Idol meat: a parable for today


Scripture: 1 Corinthians 8: 1-13 Nigel Bunce

In today’s Scripture, St. Paul asked his congregation in Corinth. Is it OK for Christian believers to eat ‘idol meat’?  That is, food offered to idols.

Why discuss this in a homily? I don’t know any supermarkets in Guelph, Milton, or Burlington that sell idol meat.

St. Paul told his congregation in Corinth not to eat “idol meat” (meat sacrificed in a pagan temple). It’s not inherently sinful, but it sets a bad example. We look at contemporary situations where “Don’t do it” is the best Christian response. image from www.


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Animal sacrifices: idol meat

Religious rites in the ancient world involved animal sacrifices. You killed the animal to make it holy it, to buy the god’s favour. Hopefully, that would lead to a good harvest or success in battle.

It was the same in first century Judaism. After Christmas, we read how Mary and Joseph took the infant Jesus to the Temple in Jerusalem. They bought two small birds for sacrifice to “redeem” their son from God. Rich people would sacrifice sheep, goats or cattle.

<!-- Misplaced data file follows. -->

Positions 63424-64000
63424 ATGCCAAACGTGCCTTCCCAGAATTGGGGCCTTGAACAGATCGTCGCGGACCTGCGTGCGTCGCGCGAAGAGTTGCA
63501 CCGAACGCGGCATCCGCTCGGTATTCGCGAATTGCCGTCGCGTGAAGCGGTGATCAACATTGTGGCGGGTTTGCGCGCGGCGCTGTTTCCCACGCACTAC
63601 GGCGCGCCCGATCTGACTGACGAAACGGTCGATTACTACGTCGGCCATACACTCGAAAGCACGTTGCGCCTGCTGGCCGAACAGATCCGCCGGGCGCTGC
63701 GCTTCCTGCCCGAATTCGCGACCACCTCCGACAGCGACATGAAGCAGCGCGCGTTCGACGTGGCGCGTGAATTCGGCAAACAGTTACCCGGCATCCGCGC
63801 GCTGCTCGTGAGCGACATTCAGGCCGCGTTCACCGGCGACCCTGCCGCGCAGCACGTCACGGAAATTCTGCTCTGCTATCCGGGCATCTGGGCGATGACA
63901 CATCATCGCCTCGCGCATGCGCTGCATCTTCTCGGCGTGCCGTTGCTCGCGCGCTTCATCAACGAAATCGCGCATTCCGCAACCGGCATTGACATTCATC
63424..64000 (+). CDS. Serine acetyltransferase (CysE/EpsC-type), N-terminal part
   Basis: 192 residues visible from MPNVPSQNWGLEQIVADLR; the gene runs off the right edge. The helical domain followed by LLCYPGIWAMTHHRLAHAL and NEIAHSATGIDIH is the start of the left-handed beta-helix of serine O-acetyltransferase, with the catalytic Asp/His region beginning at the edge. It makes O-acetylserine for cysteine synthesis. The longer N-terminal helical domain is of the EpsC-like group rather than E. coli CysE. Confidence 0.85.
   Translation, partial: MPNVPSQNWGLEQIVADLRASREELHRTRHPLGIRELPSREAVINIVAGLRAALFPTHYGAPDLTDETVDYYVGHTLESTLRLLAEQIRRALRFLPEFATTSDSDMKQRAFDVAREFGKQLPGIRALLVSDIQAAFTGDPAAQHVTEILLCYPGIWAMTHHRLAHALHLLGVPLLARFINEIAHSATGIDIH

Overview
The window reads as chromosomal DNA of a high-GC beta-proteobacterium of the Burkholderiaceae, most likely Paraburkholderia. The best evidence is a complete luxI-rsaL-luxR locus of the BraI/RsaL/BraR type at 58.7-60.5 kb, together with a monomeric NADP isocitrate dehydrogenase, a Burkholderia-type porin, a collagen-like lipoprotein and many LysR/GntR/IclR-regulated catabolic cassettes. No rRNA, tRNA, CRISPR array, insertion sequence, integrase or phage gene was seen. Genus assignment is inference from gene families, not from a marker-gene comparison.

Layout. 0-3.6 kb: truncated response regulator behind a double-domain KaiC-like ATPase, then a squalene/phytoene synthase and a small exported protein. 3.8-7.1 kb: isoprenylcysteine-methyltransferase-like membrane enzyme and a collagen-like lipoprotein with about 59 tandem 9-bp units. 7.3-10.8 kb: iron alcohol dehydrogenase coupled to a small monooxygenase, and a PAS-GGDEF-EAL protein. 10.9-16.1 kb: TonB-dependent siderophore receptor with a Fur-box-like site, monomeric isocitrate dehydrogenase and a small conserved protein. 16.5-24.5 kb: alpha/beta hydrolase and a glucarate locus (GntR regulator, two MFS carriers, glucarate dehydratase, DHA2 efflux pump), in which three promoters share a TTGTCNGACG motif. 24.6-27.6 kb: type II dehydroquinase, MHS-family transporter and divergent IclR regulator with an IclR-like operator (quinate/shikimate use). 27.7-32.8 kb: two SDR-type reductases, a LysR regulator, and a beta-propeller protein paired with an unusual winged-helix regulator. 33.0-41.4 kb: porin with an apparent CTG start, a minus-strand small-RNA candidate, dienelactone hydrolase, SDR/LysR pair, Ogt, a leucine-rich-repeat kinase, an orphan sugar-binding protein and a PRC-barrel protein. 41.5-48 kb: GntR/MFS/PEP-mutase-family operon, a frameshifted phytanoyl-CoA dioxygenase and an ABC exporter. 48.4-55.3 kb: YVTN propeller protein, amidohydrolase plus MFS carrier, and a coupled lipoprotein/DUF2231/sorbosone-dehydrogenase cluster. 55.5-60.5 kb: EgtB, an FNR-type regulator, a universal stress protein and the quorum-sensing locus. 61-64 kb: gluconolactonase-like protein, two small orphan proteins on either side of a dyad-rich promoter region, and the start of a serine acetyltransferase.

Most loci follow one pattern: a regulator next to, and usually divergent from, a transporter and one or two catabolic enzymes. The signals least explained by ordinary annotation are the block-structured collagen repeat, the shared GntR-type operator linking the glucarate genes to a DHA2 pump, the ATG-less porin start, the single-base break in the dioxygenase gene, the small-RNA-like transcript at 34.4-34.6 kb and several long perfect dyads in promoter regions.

Some of the animal’s meat became part of the temple ritual. Some would feed the temple priests and staff. But there would be loads of meat left over. The temple’s “outlet store” sold it to the public. Paul’s problem was that all the temples in Corinth were pagan. So it was ‘idol meat’ because had been part of the animal blessed to worship the idol in the temple. 

Paul’s argument about idol meat to his Corinthian congregation

We Christians know that the statues in pagan temples are not really gods. But most other people in Corinth only know about the local practices. And even some of our own members can’t easily shake off the old ideas.

So, if you eat meat from one of the pagan temples, other people may think that you believe in its god. Therefore on balance, it’s better to avoid idol meat from pagan temples. Then, you won’t confuse anyone else about who God really is. That shows respect and love.

The relevance today

Part of the relevance of this is setting an example. You can’t really expect the kids not to use drugs if Mom and Dad get stoned at the weekend. It’s not fair to say that you can handle booze OK if someone in the family has a drinking problem. It’s better if you refrain.  Just as Paul told his people in Corinth not to eat idol meat.

Limits on free speech

This is another example.  Most of us support the idea of free speech in general. The First Amendment to the US Constitution prohibits, among other things, “making ay law … abridging the freedom of speech [or] infringing on the freedom of the press …”

Technically, it may be legal to say whatever you want even if it offends other people. But legal or not, to give unnecessary offence is not a loving way to behave. And, there are legal limits. In Canada, hate speech is not allowed. In France, Holocaust denial is illegal.

Much was said in the recent US Presidential election that would have been better left unsaid. As Christians, we should try to love our neighbours. To espouse justice, kindness, and humility.

The case of Samuel Paty